CZ:Referenda (Citizen-Initiated)/Election of unopposed candidates, December 2011

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Only the proposer of the referendum and Election Committee members may modify this page. Substantive modifications by the proposer after the referendum has been formally proposed at Referenda (Citizen-Initiated) will invalidate the signatures of any current supporters, and require them to sign again. Comments should be placed on the Talk page.

Under Article 37, section 2 of the Citizendium Charter, any Citizen in good standing may propose or support a referendum on the articles of the Charter or other matters. The number of Citizens required for a referendum vote to be held is equal to 20% of the valid votes in the previous round of elections. For December 2011, 3 Citizens must propose and support a referendum for its contents to be put to a community vote.

This page contains a proposed referendum question, the existing Charter article(s) or rule(s) which the proposer and any supporters of the referendum wish to change, and the proposed new text. A further section elaborates on the proposal.

Election of unopposed candidates, December 2011

Proposed by John Stephenson

A proposed referendum on part of Article 25 of the Charter follows. If it is voted on, Citizens could support or oppose the question by indicating 'Yes' or 'No'. Under Article 37, a two-thirds majority is required to modify the Charter.

To support the establishment of a referendum on this issue, sign here.

Proposed referendum

Article 25, section 3, subsection 1 of the Citizendium Charter shall have the following text added immediately after the existing text:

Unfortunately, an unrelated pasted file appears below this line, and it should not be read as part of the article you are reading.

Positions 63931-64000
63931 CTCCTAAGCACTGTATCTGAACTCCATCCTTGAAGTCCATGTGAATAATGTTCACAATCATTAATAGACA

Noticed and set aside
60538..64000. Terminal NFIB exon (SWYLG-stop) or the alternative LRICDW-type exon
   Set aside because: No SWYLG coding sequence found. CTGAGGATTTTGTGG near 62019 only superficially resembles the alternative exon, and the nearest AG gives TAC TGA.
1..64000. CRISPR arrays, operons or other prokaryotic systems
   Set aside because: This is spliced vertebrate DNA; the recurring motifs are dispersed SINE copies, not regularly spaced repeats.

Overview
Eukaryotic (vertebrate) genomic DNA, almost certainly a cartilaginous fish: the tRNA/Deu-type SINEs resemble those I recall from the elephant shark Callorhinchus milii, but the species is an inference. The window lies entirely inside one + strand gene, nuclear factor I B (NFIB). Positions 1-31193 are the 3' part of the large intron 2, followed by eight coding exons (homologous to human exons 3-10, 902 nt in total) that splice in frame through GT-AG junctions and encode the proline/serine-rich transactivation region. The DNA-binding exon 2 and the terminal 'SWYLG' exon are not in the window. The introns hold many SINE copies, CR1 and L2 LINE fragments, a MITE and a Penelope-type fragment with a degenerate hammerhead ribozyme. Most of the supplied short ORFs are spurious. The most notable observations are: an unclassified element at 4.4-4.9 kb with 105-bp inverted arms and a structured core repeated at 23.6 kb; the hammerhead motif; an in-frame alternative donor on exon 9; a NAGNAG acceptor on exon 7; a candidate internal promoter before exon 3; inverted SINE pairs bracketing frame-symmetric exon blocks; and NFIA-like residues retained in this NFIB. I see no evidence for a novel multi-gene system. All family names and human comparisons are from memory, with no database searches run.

• If the number of candidates is equal to or less than the number of seats with the same term lengths being contested in the election, then any candidates who have been legitimately nominated shall be elected unopposed, with no ballot taking place. A ballot is still required when vacant seats have different term lengths. For a by-election, an unopposed candidate shall be allowed to take the seat immediately.

Text

Current text

  • The candidates collecting the most votes shall be elected.

Proposed new text in full

  • The candidates collecting the most votes shall be elected. If the number of candidates is equal to or less than the number of seats with the same term lengths being contested in the election, then any candidates who have been legitimately nominated shall be elected unopposed, with no ballot taking place. A ballot is still required when vacant seats have different term lengths. For a by-election, an unopposed candidate shall be allowed to take the seat immediately.

Elaboration

1. The main reason for this proposed referendum is to avoid a lengthy election procedure if a seat becomes vacant and there is only one candidate standing for the office. Elections currently take around five-six weeks to prepare and carry out (perhaps more if a holiday season intervenes); under the new rule, it would be cut to about three weeks, including all the time for the Election Committee to prepare the pages, run the two-week nomination procedure and declare candidates elected.